Lucien Van Impe: Wikis

  
  

Note: Many of our articles have direct quotes from sources you can cite, within the Wikipedia article! This article doesn't yet, but we're working on it! See more info or our list of citable articles.

Encyclopedia

From Wikipedia, the free encyclopedia

Lucien van Impe
Lucien van Impe.jpg
Personal information
Full name Lucien van Impe
Nickname de kleine van Mere
Date of birth October 20, 1946 (1946-10-20) (age 63)
Country  Belgium
Team information
Current team Retired
Discipline Road and track
Role Rider
Rider type Climber
Professional team(s)1
1969–1974
1975–1976
1977
1978
1979
1980
1981
1982-1984
1985
1986
1987
Sonolor
Gitane
Lejeune
Lejeune
C&A
KAS
Marc
Boston Mavic
Metauro Mobil
Santini
Dormilon
Sigma
Major wins
Tour de France, 1 overall, 6 mountain classifications
Infobox last updated on:
April 3, 2008

1 Team names given are those prevailing
at time of rider beginning association with that team.

Lucien van Impe (born 20 October 1946 in Mere, Belgium) was a Belgian cyclist from 1969 to 1987. He excelled mainly as a climber in multiple-day races such as the Tour de France. He was the winner of the 1976 Tour de France, and six times winner of the mountains classification in the Tour de France.

Contents

Biography

Van Impe credits the start of his career to Spaniard Federico Bahamontes, a climber nicknamed the eagle of Toledo and a former Tour de France winner. In 1968 van Impe was King of the Mountains in the Tour de l'Avenir. Bahamontes used his influence to get van Impe a contract as a professional. In 1969, Van Impe started his professional career with a 12th place in the 1969 Tour de France. In 1971, Van Impe won his first polka dot jersey as "King of the Mountains" in the Tour de France. He would repeat that five more times[1], a record then shared with Bahamontes. When Richard Virenque broke the record with a seventh victory in 2004, Van Impe criticized Virenque for being opportunistic rather than the best climber; he said he had himself refrained from breaking Bahamontes' record himself out of reverence.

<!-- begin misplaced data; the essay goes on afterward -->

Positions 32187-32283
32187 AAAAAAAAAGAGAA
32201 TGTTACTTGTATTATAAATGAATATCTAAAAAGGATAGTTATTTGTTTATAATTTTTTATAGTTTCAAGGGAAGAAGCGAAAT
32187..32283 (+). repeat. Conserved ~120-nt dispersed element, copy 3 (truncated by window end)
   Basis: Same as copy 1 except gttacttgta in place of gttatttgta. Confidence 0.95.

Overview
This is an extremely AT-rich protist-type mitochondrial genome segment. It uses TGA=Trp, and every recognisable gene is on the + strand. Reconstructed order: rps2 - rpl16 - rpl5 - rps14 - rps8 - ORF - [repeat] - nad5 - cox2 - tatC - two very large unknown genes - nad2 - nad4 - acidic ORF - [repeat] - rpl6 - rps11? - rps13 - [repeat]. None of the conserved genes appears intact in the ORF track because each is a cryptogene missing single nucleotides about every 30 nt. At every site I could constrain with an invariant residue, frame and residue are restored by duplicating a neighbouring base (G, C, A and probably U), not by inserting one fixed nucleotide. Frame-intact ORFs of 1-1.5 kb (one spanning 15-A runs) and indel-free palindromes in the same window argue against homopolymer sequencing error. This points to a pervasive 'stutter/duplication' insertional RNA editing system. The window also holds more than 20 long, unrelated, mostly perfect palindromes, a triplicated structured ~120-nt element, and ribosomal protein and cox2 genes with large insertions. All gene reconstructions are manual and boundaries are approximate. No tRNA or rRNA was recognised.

Van Impe's Sonolor team fused with Gitane to become Gitane-Campagnolo in 1975. Former French champion Cyrille Guimard, who retired in early 1976, became directeur sportif in 1976. In that year van Impe duelled several times with Zoetemelk in the mountains of the 1976 Tour de France. Guimard claims it was his order to attack Zoetemelk that won van Impe the Tour, shouting at van Impe that he'd run him off the road with the car if he didn't attack [2]. Van Impe has denied this. After 1976, van Impe changed teams. In the 1977 Tour de France he started favorite but failed to take a lead in the mountains. He waited until the last mountain stage, to Alpe d'Huez, but forgot to eat, causing him to lose his lead. In that tour, he was caught by one of the accompanying cars and fell, another cause for his defeat by Bernard Thévenet.

After three lesser years, van Impe made a comeback in 1981 with second place and first in the mountain classification. He won the mountain classification in the Giro d'Italia twice.

Single-day races were not his specialty and it was a surprise that he won the national championship in 1983.

Van Impe started 15 Tours de France and reached the finish in Paris every time (second most Tour finishes after Joop Zoetemelk, and tied with Viatcheslav Ekimov who did the same in 2006)[3].

He is now head of a cycling team of professional riders, called Veranda Willems.